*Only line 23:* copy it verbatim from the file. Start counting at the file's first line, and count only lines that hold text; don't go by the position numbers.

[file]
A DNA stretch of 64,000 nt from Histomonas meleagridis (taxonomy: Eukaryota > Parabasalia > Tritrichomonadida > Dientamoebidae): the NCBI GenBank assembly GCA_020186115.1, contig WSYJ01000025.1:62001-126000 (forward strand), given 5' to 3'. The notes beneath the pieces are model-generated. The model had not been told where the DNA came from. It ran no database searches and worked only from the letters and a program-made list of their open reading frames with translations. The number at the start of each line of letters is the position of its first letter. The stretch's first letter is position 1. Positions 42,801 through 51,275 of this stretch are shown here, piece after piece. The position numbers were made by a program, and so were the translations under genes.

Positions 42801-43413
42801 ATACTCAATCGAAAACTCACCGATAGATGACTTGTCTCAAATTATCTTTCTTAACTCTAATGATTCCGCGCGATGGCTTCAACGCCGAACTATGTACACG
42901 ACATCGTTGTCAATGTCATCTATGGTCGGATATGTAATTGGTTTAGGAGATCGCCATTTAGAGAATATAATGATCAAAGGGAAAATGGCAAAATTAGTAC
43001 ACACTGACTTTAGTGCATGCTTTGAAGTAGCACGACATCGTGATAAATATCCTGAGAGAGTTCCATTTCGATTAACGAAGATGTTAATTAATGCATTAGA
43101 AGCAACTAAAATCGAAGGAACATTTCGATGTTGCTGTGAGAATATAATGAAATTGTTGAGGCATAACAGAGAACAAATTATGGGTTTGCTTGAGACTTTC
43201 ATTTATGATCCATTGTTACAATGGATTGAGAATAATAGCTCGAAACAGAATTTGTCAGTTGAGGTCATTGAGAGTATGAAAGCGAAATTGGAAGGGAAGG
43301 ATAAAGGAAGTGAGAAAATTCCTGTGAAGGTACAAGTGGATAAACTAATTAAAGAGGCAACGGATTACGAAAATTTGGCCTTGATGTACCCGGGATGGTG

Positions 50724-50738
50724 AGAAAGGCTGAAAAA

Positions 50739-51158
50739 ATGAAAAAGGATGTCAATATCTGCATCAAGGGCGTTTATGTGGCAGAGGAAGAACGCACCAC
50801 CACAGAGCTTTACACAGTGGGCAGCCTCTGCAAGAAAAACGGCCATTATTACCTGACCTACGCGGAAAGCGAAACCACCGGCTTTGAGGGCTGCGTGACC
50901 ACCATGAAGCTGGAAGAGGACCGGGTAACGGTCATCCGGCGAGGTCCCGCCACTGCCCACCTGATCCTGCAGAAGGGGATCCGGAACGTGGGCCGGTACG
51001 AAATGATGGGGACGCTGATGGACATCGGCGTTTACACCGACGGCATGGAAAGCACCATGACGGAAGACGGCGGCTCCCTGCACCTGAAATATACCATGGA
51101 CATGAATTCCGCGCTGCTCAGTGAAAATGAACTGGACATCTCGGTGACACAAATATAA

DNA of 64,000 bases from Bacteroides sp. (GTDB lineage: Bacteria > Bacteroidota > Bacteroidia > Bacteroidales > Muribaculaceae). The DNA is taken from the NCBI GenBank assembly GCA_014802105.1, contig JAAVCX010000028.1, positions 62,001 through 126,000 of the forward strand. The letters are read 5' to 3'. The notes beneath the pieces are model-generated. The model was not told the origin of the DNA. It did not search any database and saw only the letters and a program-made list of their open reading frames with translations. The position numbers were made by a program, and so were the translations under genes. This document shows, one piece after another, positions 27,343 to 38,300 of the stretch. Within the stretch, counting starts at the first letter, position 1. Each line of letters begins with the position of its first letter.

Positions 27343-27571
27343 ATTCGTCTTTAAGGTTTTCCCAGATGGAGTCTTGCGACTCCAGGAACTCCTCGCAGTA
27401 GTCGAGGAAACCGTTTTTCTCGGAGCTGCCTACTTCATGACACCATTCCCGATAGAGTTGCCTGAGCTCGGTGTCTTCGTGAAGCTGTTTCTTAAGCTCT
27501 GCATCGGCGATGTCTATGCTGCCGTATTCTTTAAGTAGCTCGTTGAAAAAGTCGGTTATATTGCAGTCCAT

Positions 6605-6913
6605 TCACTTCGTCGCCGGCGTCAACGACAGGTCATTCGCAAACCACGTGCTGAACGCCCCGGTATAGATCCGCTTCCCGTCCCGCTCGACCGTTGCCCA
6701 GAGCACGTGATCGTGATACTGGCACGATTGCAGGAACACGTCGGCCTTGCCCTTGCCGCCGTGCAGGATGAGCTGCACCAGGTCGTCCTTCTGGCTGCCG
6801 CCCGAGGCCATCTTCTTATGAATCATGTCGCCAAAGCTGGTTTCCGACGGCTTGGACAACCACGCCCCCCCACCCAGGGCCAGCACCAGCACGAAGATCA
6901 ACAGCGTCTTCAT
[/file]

6605 TCACTTCGTCGCCGGCGTCAACGACAGGTCATTCGCAAACCACGTGCTGAACGCCCCGGTATAGATCCGCTTCCCGTCCCGCTCGACCGTTGCCCA